Philip Brewer's Writing Progress


Thursday, 24 March 2005

Squeezed a bit of writing this evening. I've got 6200 words. There's really just one more scene to write, I think. Still a lot of work to do, though. I've got a bunch of notes scattered through the story with things that I need to fix up.

I've been using a different program to write lately: TeXShop (and then using TeX to actually produce the ms, which is a weird notion, since TeX is basically for producing beautiful printed documents, not stuff in ms format). But it's working okay so far. One bonus feature is that it makes it easy to stick notes in the document that don't show up when I print it. It'll also be easy to convert the document if I want to send it to an on-line market that wants a flat text file.

Squeezing the writing in was necessary because I wanted to watch the premier of "The Office." It had its funny bits, but I don't think it's going to become a regular show that we need to watch. The funny bits were a bit too wildly scattered. And I'm always looking for an excuse not to watch a new show. We don't have time to watch as much TV as we do.

I've been thinking about what makes a satisfying story.

At Clarion, Steve Barnes taught us a version of the Hero's Journey. It's a perfectly good version, but I think its final element (the student becomes the teacher) glosses over one of the things that makes the Hero's Journey structure satisfying.

In some book or another I saw a version of the Hero's Journey as a circular diagram, with the hero's initial and final state in the top half, with the rest of the journey in the bottom half--which was marked "the underworld" or something like that. The point was that the final scene involves taking the same tools that let the hero finally be victorious over evil in the underworld and applying them in the regular world, in a way that lets us see that the hero has learned something.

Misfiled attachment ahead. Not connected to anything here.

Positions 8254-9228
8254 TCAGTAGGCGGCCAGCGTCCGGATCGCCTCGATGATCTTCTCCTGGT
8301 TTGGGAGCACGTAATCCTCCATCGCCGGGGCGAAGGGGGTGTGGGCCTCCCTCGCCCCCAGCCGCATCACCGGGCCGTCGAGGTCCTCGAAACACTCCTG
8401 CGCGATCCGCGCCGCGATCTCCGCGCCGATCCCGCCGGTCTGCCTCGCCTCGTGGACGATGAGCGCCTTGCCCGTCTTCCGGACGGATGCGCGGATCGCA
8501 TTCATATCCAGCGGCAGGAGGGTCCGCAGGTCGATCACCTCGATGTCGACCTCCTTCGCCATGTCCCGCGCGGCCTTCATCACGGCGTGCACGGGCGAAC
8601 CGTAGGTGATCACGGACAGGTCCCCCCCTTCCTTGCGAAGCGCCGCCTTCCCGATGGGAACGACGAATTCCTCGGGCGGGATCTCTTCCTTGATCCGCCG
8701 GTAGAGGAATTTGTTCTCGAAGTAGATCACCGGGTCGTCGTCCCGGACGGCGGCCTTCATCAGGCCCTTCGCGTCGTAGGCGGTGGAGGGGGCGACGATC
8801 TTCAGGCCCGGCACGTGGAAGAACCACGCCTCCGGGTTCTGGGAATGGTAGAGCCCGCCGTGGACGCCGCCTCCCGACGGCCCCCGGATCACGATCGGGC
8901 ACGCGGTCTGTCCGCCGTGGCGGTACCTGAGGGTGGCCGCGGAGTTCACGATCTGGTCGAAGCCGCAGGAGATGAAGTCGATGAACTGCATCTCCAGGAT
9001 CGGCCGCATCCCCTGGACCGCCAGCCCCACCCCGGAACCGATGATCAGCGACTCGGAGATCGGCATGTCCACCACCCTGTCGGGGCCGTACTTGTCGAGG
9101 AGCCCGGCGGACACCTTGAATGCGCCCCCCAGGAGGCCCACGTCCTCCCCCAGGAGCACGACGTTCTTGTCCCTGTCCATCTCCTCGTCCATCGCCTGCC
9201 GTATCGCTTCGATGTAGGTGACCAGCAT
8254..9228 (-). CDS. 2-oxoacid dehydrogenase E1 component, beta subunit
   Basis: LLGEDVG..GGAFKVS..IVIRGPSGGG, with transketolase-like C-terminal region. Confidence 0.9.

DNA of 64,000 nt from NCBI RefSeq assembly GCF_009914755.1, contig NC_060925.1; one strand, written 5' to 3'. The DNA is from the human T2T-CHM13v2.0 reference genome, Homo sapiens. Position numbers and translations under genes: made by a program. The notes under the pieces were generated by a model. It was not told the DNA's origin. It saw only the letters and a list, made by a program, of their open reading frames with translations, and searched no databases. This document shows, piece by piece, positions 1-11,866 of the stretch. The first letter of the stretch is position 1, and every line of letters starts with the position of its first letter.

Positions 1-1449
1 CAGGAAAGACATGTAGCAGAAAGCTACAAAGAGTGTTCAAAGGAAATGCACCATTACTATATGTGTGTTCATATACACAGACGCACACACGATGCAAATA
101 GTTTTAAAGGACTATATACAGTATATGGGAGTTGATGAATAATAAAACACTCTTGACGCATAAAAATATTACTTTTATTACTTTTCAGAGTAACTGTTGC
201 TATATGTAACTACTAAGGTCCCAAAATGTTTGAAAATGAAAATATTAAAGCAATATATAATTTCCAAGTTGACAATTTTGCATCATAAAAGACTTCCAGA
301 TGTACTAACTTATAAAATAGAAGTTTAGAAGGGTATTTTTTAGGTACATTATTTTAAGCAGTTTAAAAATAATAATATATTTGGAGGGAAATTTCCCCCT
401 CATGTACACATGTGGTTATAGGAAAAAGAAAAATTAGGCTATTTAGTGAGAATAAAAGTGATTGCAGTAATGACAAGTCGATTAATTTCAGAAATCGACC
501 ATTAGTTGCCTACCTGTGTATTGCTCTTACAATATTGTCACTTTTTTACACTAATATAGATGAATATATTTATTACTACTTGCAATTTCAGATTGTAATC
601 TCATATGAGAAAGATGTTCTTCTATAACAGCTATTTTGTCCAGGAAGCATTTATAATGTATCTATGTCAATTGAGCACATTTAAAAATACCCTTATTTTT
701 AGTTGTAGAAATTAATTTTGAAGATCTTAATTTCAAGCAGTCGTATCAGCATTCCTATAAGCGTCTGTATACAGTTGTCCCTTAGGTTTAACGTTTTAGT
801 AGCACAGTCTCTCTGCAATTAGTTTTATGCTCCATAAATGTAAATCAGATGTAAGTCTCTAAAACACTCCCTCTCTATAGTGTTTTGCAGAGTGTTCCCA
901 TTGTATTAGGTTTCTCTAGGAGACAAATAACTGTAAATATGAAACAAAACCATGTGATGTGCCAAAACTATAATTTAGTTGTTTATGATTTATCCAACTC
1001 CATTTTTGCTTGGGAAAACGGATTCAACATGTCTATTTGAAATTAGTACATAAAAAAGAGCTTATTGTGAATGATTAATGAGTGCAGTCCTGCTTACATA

There are lots of satisfying ways to do that. At the end of The Lord of the Rings, the Merry and Pippen use their fighting skills to cleanse the Shire. In Glory Road there's a small scene near the end where the hero gets disrespected but chooses not to use his fighting skills against that insignificant person--but the reader knows that the Oscar could have squashed that punk like a bug.

I think there are two keys to making this scene work to its best effect.

First, the scene should be back in the real world. Some stories don't do this--the classic boot-camp movie, for example, ends with the heros being victorious in battle, not returning home. That linear structure of moving forward also works, but I don't think its as powerful as the more circular structure that brings the hero back home.

Second, it should show the hero doing something he could never have done if he hadn't gone on his journey. If it merely shows recognition for the hero's accomplishments, that's not as satisfying either.

I don't have it all worked out yet. I'll take a look at my bookcase and read over the endings of a few of the stories I find most satisfying. Maybe something will come to me.


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